Oscar and Lucinda (1997): Directed by Gillian Armstrong, Starring Ralph Fiennes and Cate Blanchett

Narrated by Geoffrey Rush

The A-talent team responsible for Gillian Armstrong’s superb rendition of The Little Women is once again behind the cameras of her Oscar and Lucinda, a truly poetic movie whose physical production is just as impressive as its spiritual aspirations.

Demonstrating again Armstrong’s meticulous attention to visual detail and her sharp observation powers of human conduct, this Victorian era romance revolves around two eccentric soul mates, reckless dreamers and gamblers, superbly played by Ralph Fiennes and Cate Blanchett. Highly dependent on strong critical support, Fox Searchlight faces a marketing challenge in placing what’s basically a sumptuously mounted, idiosyncratic arthouse film on the agenda of mainstream patrons.

Armstrong is a feminist filmmaker whose best work (My Brilliant Career, High Tide, The Last Days of Chez Nous) has featured young, independent women who go against the traditional social grain to fulfill their creative and personal dreams. Yet to describe her as a feminist is to limit her achievements within the parameters of ideological constraints, for her remarkable talent is largely based on her clear-eyed observation of human relationships in all their magnetism, folly and untidiness.

Unlike some of her Aussie pics, which have been strong on characterization and nuance but short on plot, Oscar and Lucinda. actually has an extremely rich story to tell. With touches of a quixotic fantasy, truly bizarre tale intertwines the fate of two misfits: Oscar (Fiennes), a deeply religious man with an obsessive talent for gambling, and Lucinda (Blanchett), a wealthy heiress with a particular fondness for poker games.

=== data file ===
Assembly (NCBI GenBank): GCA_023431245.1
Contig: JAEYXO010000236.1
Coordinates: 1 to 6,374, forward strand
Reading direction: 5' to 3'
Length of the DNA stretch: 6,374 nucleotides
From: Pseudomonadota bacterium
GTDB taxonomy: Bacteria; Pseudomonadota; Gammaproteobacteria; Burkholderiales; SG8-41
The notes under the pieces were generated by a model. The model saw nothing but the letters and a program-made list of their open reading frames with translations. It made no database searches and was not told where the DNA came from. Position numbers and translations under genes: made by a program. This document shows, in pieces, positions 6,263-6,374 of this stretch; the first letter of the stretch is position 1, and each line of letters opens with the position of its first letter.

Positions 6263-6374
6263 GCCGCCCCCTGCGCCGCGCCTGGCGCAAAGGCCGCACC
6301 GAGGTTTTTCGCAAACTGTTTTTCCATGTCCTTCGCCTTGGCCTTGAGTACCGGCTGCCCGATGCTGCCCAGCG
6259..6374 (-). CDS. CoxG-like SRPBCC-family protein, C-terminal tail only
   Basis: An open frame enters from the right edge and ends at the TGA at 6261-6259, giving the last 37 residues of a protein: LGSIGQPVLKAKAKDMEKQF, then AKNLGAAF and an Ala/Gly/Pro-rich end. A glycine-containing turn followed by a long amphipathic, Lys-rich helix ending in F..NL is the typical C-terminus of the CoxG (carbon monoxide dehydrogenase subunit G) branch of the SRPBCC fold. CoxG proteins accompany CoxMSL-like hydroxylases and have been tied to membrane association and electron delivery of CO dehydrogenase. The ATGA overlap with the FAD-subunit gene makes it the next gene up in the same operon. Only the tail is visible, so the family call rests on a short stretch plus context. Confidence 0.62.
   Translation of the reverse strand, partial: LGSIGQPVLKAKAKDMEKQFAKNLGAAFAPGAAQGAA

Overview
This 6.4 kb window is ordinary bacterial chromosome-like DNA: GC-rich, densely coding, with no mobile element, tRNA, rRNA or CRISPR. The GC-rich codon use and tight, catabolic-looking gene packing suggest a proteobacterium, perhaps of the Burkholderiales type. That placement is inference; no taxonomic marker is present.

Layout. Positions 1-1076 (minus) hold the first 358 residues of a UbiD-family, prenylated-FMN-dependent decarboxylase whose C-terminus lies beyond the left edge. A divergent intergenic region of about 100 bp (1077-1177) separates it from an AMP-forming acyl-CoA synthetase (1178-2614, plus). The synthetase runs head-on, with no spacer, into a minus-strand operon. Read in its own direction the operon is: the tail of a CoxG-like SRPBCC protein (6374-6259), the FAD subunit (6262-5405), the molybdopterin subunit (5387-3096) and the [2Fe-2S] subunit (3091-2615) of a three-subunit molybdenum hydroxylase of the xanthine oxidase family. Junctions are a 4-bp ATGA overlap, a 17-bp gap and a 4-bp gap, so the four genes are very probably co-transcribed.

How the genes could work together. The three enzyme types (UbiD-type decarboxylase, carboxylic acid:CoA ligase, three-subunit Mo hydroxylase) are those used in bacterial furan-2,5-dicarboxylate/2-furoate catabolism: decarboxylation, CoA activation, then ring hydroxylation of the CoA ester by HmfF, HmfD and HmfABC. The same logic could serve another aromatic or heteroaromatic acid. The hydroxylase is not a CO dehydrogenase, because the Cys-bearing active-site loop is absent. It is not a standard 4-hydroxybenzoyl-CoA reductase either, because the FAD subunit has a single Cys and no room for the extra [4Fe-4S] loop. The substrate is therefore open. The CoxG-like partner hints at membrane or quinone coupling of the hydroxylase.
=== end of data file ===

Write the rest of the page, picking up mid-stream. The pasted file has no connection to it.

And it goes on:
Faithfully adapted by Laura Jones from Peter Carey’s highly acclaimed novel, story is told in one long flashback from the P.O.V. of Oscar’s great grandson, who recounts the peculiar events leading to his eventual birth. Pic’s first part, which depicts Oscar and Lucinda’s respective childhoods, is too literary, heavily relying on voice-over narration. This weakness is partly overcome by Armstrong’s masterly crosscutting between Oscar’s lonely boyhood in rural England, raised by a tough and severe preacher father, and Lucinda’s education on an Australian farm, tutored by a strong and intelligent mother who was actively involved in the early feminist movement.

Film gains considerable momentum when the mature Oscar goes to Oxford to train as a minister, where he realizes once again that he “simply does not fit.” Terribly lonely and repressed, he meets a fellow named Wardley-Fish (Barnaby Kay) who introduces him to horse betting, of which he has never heard but is instantly taken with. Ironically, it’s the act of gambling that makes Oscar feel alive, compassionate, and social for he gives away all of his earnings to the poor.